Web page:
On scientific grounds, eradicating malaria is complex and difficult. To begin, there are four species of human malaria. The two most common are Plasmodium falciparum (P. falciparum) and Plasmodium vivax (P. vivax). P. falciparum is the most dangerous of the four species, causing the vast majority of malaria deaths, particularly in Sub-Saharan Africa. P. vivax, on the other hand, is seldom fatal but is the most common of the four species. These two species respond differently to medicines, exhibit drug resistance in different ways, and most importantly, make finding a fool-proof vaccine against all malaria nearly impossible.

Another challenge is that malaria is caused by a single-cell parasite which has the ability to evolve in ways that evade the human immune system. Even if someone contracts and recovers from malaria, that does not guarantee him or her protection from malaria infections in the future. This fact makes finding a fool-proof vaccine for malaria unlikely. With a viral disease like measles, for example, injecting a vaccine – which is typically a weakened strain of the measles virus – into the blood stream allows the body to create antibodies and develop immunity to future infection of that virus. With the malaria parasite, however, the body can't develop this same immunity because the malaria parasite continually changes. 

The parasite's ability to evolve also enables it, over time, to become resistant to treatment medicines. As stated on the WHO website, “the emergence of parasites resistant to artemisinin [the drug most used to treat malaria] at the Thai-Cambodian border could seriously undermine the success of global malaria control efforts.” Further, it is not only the parasite that has the ability to adapt, but also the mosquito. The Anopheles mosquito, the mosquito responsible for spreading most cases of P. falciparum malaria, can develop resistance to insecticides after prolonged exposure. This reality can severely undermine existing interventions like indoor residual spraying of insecticides and widespread use of insecticide-treated bed nets. For all of these reasons, it is critically important to create new tools that allow scientists to continually stay one step ahead of the parasite and mosquito at all times, a very difficult task.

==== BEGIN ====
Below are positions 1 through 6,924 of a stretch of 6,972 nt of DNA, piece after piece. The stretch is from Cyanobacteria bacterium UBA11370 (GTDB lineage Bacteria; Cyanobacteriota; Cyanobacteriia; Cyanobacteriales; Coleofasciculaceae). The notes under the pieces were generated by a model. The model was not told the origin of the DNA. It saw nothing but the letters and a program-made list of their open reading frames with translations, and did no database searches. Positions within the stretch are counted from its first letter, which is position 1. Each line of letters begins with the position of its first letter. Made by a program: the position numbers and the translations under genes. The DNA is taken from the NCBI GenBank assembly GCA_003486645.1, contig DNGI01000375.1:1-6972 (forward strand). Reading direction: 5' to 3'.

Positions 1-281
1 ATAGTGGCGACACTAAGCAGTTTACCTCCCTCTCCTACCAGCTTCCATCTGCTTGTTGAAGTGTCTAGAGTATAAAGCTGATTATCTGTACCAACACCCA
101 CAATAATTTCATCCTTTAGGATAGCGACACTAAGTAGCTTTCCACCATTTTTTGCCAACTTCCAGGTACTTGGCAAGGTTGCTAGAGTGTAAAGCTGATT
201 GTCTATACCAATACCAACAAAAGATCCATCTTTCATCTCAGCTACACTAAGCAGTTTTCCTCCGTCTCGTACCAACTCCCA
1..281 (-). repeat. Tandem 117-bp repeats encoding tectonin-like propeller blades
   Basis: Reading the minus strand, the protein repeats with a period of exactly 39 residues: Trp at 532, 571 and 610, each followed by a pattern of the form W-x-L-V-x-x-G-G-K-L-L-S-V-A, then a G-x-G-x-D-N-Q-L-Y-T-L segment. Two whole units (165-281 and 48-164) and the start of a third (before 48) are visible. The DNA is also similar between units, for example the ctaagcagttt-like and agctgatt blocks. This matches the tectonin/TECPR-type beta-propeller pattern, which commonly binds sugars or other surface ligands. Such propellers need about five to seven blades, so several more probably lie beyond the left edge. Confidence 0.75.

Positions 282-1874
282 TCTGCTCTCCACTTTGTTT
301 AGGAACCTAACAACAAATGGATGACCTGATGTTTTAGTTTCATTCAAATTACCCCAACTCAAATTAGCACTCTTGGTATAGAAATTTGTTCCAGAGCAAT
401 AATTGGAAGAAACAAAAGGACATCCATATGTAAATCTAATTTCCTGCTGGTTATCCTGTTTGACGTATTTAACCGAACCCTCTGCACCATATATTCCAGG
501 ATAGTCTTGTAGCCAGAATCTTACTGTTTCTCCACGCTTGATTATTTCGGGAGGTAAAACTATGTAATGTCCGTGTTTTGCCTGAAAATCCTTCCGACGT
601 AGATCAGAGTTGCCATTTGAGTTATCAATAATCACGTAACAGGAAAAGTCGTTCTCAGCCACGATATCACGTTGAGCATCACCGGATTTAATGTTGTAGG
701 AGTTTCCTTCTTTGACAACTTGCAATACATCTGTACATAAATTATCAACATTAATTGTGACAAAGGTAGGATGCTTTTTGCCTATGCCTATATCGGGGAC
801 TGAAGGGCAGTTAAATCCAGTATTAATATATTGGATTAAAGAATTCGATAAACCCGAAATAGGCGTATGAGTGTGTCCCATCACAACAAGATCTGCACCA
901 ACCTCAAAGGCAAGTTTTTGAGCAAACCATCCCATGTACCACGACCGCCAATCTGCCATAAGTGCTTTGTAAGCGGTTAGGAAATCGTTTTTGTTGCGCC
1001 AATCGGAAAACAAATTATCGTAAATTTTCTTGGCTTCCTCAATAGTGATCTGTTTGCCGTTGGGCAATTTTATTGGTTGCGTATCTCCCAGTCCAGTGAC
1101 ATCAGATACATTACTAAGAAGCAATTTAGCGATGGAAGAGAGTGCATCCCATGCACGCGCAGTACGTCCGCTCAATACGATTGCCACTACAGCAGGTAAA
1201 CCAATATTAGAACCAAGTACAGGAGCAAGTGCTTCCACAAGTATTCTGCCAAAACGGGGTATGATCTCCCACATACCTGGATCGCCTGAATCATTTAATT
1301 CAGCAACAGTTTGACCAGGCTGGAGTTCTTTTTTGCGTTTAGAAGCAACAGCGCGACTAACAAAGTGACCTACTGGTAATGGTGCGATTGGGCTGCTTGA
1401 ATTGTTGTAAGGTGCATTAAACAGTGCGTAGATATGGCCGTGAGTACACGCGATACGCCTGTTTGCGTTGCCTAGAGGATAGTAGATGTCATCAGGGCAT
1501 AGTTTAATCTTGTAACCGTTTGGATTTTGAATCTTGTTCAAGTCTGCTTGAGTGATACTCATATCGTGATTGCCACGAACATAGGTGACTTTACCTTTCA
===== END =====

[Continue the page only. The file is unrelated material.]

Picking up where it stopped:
While the overall situation appears daunting, there are numerous reasons to be optimistic about the future of malaria control efforts. I truly believe that. It is just so important – looking forward – to keep these obstacles in mind and be realistic as to what can be achieved in what time frame. The leaders present at the 2011 Global Malaria Forum did exactly this.